Articular cartilage is the white, slippery material that covers all joint surfaces in the body. In the knee it covers and protects the ends of bones and acts as shock absorber to reduce friction. There are many reasons articular cartilage may be damaged – including knee injuries (forceful impacts, joint dislocations, ligament tears, or meniscus tears) and rheumatoid arthritis. Patients with cartilage damage often report a locking sensation in the knee joint, as well as the sensation the knee is about to give way. Damage to articular cartilage in the knee limits mobility and causes significant pain and swelling.
For patients less than 45 years old and with serious injuries to knee cartridge, Dr. Shani performs two types of cartilage repair orthopedic-surgery. For smaller injuries to the cartilage (2 cm squared and under), Dr. Shani performs Microfracture surgery. In this procedure, Dr. Shani makes precise cracks in the bone underlying the damaged cartilage. The body responds by sending blood and bone marrow to the area, both rich with cartilage-building cells to promote new cartilage growth. This is an outpatient arthroscopic surgery, performed with miniature medical instruments though small incisions made around the knee. For larger areas of injured cartilage (2 cm squared and over) or lesions that have failed the Microfracture procedure, Dr. Shani performs Osteochondral Allograft or Autograft transplantation. Dr. Shani replaces the bone cap at the bottom of the thighbone with either an allograft (from a donor) or an autograft (from the patient) bone cap topped with a healthy layer of articular cartilage. After healing, this new bone cap with cartilage acts as a reliable shock absorber for the knee.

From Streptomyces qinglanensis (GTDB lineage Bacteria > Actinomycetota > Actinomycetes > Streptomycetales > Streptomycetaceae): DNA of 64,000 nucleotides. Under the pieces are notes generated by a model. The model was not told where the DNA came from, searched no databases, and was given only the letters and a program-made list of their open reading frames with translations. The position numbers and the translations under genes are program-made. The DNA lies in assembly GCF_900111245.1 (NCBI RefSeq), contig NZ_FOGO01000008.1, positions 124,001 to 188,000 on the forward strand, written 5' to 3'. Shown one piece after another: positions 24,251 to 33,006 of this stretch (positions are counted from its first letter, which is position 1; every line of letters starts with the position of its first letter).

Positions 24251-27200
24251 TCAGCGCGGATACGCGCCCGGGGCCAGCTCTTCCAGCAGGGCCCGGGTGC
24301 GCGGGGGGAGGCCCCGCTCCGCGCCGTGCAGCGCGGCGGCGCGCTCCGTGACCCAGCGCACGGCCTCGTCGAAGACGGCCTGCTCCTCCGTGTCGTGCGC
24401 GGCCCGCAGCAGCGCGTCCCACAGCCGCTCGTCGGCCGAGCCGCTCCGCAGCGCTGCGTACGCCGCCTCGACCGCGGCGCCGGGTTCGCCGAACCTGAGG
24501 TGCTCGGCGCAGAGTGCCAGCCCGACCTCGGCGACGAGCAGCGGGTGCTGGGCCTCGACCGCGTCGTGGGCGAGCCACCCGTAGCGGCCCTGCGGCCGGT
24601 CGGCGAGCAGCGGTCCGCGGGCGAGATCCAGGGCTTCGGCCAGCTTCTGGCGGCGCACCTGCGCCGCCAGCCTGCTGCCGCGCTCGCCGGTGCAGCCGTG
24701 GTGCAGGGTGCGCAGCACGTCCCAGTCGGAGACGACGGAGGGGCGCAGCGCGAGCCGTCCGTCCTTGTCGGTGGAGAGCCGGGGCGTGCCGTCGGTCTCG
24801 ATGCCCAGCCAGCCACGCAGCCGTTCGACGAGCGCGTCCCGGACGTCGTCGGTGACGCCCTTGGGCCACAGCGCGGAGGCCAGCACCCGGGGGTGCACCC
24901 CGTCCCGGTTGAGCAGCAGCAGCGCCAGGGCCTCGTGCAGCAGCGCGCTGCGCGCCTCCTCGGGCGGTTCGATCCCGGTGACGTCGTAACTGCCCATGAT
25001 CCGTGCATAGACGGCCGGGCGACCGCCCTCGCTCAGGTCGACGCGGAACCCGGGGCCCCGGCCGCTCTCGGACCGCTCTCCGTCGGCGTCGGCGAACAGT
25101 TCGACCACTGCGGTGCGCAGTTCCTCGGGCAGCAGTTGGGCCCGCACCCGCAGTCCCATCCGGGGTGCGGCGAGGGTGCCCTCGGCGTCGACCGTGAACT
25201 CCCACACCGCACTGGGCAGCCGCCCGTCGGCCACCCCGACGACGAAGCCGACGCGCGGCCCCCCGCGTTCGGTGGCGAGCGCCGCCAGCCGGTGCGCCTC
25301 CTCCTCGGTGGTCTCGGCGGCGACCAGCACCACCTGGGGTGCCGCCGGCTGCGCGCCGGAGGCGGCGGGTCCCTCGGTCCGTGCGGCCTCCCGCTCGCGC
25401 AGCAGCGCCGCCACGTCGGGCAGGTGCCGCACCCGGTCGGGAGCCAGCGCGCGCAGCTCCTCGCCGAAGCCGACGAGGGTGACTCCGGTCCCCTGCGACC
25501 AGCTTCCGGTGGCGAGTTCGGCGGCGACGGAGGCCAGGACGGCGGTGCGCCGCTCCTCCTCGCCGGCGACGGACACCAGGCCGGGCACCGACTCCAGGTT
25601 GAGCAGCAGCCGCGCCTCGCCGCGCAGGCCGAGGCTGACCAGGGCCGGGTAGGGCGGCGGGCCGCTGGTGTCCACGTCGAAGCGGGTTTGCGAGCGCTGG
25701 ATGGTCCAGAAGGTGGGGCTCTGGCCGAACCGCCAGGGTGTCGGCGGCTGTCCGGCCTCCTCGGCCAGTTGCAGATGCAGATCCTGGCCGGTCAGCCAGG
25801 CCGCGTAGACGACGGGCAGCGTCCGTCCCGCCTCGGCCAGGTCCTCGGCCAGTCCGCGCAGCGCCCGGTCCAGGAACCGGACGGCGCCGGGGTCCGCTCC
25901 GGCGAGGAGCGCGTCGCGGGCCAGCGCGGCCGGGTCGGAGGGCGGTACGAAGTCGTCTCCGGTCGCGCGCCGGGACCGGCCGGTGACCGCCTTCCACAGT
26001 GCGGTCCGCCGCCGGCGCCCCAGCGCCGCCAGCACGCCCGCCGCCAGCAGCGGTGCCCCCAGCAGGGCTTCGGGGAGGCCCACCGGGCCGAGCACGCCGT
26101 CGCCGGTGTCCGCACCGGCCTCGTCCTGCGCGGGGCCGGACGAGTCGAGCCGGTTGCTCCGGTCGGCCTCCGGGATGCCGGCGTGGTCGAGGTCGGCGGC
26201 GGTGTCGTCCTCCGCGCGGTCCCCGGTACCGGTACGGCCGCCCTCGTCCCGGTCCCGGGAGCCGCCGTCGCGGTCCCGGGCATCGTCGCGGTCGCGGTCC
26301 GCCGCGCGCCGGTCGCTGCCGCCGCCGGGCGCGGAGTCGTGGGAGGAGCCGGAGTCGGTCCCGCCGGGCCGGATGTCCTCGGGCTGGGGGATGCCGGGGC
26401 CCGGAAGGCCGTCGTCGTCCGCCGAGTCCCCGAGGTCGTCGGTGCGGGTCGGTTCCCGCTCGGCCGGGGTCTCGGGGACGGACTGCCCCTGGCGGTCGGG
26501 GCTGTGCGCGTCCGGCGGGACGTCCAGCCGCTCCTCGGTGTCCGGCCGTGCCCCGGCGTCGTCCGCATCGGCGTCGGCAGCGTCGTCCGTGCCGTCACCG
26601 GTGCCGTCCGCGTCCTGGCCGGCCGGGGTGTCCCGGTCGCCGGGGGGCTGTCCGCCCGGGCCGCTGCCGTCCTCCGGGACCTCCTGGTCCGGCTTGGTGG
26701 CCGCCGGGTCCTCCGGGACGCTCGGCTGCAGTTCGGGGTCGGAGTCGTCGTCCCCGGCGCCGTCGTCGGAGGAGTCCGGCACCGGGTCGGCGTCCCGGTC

Dr. Shani also discusses with patients innovative non-surgical techniques to promote the natural healing process. Both Stem Cell treatments and Plasma Rich Platelet treatments have been shown to kick start natural repair of articular cartridge in the knee, significantly speeding up the healing process. While in their early stages of use, Dr. Shani will discuss the results these treatments have shown in patients with articular cartilage damage.
Patients work with Dr. Shani and a physical therapist for at least six months to return knee is to pre-injury mobility levels. For Microfracture surgery, a Passive Motion Machine is used to gently bend and extend the knee directly after surgery, and for at least six weeks all weight is kept off the knee. Most patients return to light sports such as biking and swimming after five months, and return to the majority of sports after six months of physical therapy and consultations with Dr. Shani. For Osteochondral Allograft/Autograft orthopedic-surgery, patients may return to pre-injury level in some sport after six months, but impact sports such as running should be avoided until cleared to return by Dr. Shani.